One thing I was very pleased to hear when we moved into our rented flat was the go ahead to hammer nails into the wall, not a given when you don’t own your home. I had been so sad not to have the option in my previous rented homes, always lamenting the limitations on personalising the walls and make the space my own. There were plenty of blank white walls to fill when we arrived. The previous tenant was student lad who’s idea of decorating was blue tacking a few sparse music posters to the wall.
My first priority was the giant space above our second sofa that was literally crying out for some art! It’s the perfect place for a focal piece as it’s where your eyes are drawn to as soon as you walk in the front door. Being creative I decided to solve the problem myself by whipping my paints out and filling a large canvas with a balance of colour. This then became that focal point I was after and literally transformed the living area with an injection of personality. I’ve often picked out various shades from the canvas palette to add matching pops of colour in the form of cushions or home accessories.
I’ve also had a lot of fun with our gallery wall. Its always been a mixture of art and photos, however I’ve switched it up over time. It’s a great way to fill a wall and create a little collection, once again matching some of the tones throughout but also incorporating a few different styles of artwork.
Another more modern take on displaying art is simply leaning framed art against a wall, whether on a sideboards, shelf or even the floor. This is a must for any of you renters who don’t have such a lenient landlord. Pick a few different sizes, use a variety of frames and then layer up with complimenting artworks. I love this laid back approach.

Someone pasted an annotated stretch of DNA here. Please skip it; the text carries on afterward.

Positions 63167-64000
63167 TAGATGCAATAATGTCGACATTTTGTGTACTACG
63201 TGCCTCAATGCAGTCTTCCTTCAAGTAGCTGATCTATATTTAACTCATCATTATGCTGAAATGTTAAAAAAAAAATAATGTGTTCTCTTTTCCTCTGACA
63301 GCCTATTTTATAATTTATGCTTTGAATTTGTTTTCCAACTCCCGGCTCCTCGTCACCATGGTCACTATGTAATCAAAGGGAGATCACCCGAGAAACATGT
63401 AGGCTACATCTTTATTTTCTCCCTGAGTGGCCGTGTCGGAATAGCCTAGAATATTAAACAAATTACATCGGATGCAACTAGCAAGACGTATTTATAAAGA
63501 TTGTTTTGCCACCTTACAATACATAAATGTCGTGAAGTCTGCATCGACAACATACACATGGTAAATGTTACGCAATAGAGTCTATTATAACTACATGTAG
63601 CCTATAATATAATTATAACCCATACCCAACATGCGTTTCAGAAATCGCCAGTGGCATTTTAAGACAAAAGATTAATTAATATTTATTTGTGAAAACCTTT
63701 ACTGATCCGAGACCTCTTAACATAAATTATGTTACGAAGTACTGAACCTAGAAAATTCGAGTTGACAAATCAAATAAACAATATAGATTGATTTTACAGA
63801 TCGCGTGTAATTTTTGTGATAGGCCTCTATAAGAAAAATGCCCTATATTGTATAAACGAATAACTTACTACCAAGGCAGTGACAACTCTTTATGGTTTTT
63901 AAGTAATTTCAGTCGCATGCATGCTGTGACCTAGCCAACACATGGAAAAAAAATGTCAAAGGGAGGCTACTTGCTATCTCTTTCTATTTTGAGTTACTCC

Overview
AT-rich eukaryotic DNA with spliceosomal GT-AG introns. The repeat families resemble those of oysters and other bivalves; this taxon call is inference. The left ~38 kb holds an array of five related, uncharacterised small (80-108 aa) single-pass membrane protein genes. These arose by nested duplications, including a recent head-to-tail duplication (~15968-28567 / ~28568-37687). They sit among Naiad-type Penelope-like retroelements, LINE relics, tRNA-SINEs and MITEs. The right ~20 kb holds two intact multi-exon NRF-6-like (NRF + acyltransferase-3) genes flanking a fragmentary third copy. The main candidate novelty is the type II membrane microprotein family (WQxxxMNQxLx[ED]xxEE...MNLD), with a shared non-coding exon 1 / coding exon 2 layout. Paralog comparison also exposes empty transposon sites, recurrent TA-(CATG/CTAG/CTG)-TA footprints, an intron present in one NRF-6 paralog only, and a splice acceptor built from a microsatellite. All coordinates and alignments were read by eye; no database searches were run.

Having art in my home is very important, whether it’s my own piece or someone else’s. I generally think it’s a little window into someone’s taste and style. I learn a lot about people by seeing what they’ve chosen to hang on their walls. Art can often attach itself to memories. Some pictures may prompt a certain feeling or take you back to a point in your life. It can well up emotions whether it’s a feeling of calm, strength, positivity etc. Art is what makes a house look like a home in my opinion. Otherwise it ends up looking more like a shop showroom than a space that belongs to someone.
You may well have heard of The Affordable Art Fair but if you haven’t already then let me introduce you. It’s a great event for those who love the idea of art in their home but feel somewhat intimidated by the prospect of choosing as well as the hefty price tags that are often attached. You don’t need to be an experienced art collector, an expert in contemporary art or have a bulging bank account to make the most of this fair. The event takes place in Battersea this week (20-23rd October) and promises price tags starting from £100 so there’s something to suit any budget. It’s an exciting and diverse collection that offers many established artists alongside emerging talent. It’s all round a great first foray into the world of art for your home, with such a variety under one roof.
Some great advice to help you hang your artwork comes from Luci Noel, Affordable Art Fair of Battersea Director.
“Make the most of your space. If your ceilings are high, try positioning art above a doorway. Hallways are great places for artworks, especially if your collection is growing. Hanging art considerable higher or lower than the conventional eye level will make people wonder about its content or meaning.
“The rule of thumb is that the centre point of a piece should be about 165 centimetres from the floor – the average eye height. But be flexible, if your artwork is particularly large or if you are hanging it above a piece of furniture, you may need to have it higher than that’
I’ve pulled out six of my top picks from the collection. Why not try a statement piece like one of these.
Fuselage by Ben Edmunds. Oil on Canvas, 188 x 170cm. £2,800 at the Recent Graduates’ Exhibition at the Affordable Art Fair Battersea.
Slow Dive by Bonnie and Clyde. Silkscreen, giclee, glazes and diamond dust on somerset paper, 73 x 100cm, edition of 60. £550 at Liberty Gallery at Affordable Art Fair Battersea
Mwah Mwah Electrical Boxes by Callum Farrell. Acrylic on canvas, 30 x 25cm. £400 at the Recent Graduates’ Exhibition at the Affordable Art Fair Battersea.
Zing by Frea Buckler. Screen Print, 30 x 30cm. £180 at Smithson Gallery at Affordable Art Fair Battersea
Origin by C. Preston. Origami paper on card, 60 x 60cm. £695 at The Art Movement at the Affordable Art Fair Battersea.
Indian Summer Triptych by Laura Fishman. Acrylic on canvas, 101 x 76cm. £1,350 at Mint Art Gallery at Affordable Art Fair Battersea
This post was written in collaboration with The Affordable Art Fair
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